dd is a little better tonight. She has had a rough go with these chicken pox. She has them pretty much everywhere you can get them greensad.gif

 

ds and dd1 are in the grade that fits best with their age. Because they go to a small school and are in French Immersion they have split classes every year so they get a mix of where they fit in the age ranking every year. That has been good for them. dd2 has a late fall birthday and we kept her back a year when we made the shift from homeschooling. It had nothing to do with academics or gaining an advantage and everything to do with social and emotional readiness for school. She is the youngest in the family and quite relished that 'baby' role and being the oldest in her grade and the oldest in her class every other year has called out some good leadership and maturity qualities she would not have developed as readily had she been the youngest in the class as well as at home. Right now is the hardest time with this as she is the most mature girl in her class physically but she is managing things really well. I am proud of her. Being in a small class (only 15 students) means that her teacher can give her the kind of work she needs as she is a very strong student. We are very, very lucky to have the schools we do for our kids.

 

Okay, time to get dd2 to bed. The poor TV needs a break! Today she watched some Harry Potter, a couple of DVD's of symphonies, Singin' In the Rain and a whole lot of Little House On the Prairie. It distracts her from itching and moaning too much but I will be glad when she is a little better and can do other things instead!

post #189 of 489

babybugmama - do you want me to match people up from the PM's you sent or do you want doctorjen to do it? My foggy brain is confused!

post #190 of 489

Shantimama - I did it already - I should have PM'd you too to let you know it was done.  Bbm did a few pairings too, including you.  Everyone should have received the name of their secret sprinter (sprintee?) now.  Bummer that dh can't step up some.  I agree with you that's not right.

 

RR - I'm on call this weekend, so made it a priority to get my long run in at the first available time.  There was no one in labor overnight, so I got up earlier and knocked my long run out of the treadmill.  14.32 miles, the last 2 of which almost put me over the edge so I bumped up the speed so I could get done!  Star Trek (the new one) is a great long treadmill run movie, btw!  Now call can do whatever it likes.  39 miles so far this week, will do a short run tomorrow if babies permit.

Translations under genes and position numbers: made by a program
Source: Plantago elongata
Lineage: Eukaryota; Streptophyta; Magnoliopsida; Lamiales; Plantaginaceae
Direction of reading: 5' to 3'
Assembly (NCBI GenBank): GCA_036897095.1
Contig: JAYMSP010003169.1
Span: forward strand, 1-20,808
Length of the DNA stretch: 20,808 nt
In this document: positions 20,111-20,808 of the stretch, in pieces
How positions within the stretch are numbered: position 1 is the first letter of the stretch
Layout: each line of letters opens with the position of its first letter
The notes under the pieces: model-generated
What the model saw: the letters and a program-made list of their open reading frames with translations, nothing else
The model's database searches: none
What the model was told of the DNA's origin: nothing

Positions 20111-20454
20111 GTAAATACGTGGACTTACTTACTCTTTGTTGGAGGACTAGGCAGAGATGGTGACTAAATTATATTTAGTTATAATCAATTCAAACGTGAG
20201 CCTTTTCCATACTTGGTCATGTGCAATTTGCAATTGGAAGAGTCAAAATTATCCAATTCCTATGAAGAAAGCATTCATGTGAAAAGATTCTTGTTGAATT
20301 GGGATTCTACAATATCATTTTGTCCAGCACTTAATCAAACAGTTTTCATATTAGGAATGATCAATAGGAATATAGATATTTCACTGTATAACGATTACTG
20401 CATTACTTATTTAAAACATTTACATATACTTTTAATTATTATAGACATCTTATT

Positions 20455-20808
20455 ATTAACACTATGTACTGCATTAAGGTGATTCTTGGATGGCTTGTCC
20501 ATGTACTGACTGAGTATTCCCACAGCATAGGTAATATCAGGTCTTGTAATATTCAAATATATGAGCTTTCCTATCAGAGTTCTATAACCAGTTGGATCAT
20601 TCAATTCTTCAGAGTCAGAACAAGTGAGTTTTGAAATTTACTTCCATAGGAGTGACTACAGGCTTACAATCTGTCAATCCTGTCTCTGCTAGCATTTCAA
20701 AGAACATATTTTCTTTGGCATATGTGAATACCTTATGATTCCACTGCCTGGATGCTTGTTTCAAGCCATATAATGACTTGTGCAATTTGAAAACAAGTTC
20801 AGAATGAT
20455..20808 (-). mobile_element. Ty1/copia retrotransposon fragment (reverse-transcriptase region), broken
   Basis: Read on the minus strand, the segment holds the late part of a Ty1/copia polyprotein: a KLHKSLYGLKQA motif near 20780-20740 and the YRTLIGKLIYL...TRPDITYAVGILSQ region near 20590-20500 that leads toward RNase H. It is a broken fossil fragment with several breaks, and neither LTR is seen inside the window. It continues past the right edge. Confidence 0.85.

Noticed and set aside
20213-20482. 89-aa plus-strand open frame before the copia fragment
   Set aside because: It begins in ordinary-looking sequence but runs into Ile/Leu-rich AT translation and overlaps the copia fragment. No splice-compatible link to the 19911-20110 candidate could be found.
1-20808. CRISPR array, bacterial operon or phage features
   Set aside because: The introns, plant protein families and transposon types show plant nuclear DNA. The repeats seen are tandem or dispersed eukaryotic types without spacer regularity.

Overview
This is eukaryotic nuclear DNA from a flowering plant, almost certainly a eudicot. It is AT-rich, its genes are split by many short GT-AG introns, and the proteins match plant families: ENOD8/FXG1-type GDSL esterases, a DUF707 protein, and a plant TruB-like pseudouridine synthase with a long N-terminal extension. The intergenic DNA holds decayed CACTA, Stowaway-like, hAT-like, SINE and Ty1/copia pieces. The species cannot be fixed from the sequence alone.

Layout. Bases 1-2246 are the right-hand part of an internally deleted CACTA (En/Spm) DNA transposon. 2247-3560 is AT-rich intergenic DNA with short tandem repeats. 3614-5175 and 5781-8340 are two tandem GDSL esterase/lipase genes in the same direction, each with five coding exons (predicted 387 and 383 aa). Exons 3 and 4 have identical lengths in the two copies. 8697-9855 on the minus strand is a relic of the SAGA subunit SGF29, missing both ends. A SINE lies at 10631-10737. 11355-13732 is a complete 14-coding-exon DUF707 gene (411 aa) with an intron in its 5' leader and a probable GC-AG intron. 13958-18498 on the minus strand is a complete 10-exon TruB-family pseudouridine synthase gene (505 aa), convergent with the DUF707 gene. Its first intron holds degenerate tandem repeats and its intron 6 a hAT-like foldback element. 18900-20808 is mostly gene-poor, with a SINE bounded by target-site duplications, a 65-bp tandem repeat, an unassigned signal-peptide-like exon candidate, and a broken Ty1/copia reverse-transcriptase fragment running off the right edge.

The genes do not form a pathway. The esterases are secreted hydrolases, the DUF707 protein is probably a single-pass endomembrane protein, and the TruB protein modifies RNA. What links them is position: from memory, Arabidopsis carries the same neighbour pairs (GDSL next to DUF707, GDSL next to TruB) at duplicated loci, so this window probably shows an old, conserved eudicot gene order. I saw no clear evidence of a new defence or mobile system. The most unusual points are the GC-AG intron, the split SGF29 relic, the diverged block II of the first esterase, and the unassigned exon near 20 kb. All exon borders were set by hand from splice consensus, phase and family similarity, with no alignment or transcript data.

post #191 of 489
Whitney Houston - R.I.P. candle.gif
post #192 of 489
Shanti - hug.gif and goodvibes.gif That sounds miserable. I have a had a similar day of exhaustion and nodding off, and then actually sleeping on and off from 1-7 - bleh - BUT, my dh took the kids to the park, then the grocery store and made them all dinner luxlove.gif I wish we could give you a break!
post #193 of 489

Just spent some time catching up on the last three pages of posts. Wow! There's always so much going on in dingoland. The discussions about educational resources, competitiveness and red-shirting fascinate me. I live in Canada, and there's really almost no competitiveness for school admissions. None at all where I live, and almost none even in bigger cities that have more specialized programs. I'm honestly quite at a loss to explain why Americans have so much of this stuff and we have none. I wonder if part of it is just built into the individualistic, competitive national culture? But also, if the discrepancies between rich and poor, and between rich schools and poor schools, is the rest of it. Add to that the high-stakes standardized testing that US school systems seem addicted to and gosh, it seems like common sense and the best interests of the kids just get lost in the shuffle. 

 

Here KG starts at 4y8m to 5y8m. No one red-shirts. If a child clearly isn't ready, their parents will keep them out of school and typically put them in 1st grade the next year. KG is primarily about reading readiness and learning to be in school, with lots of play and social time. We haven't seen the same trend towards down-loading of early academics on earlier grades, yet even though our academics only really start kicking in the year after KG, our Grade 5 seems to be at basically the same level as your 5th grade.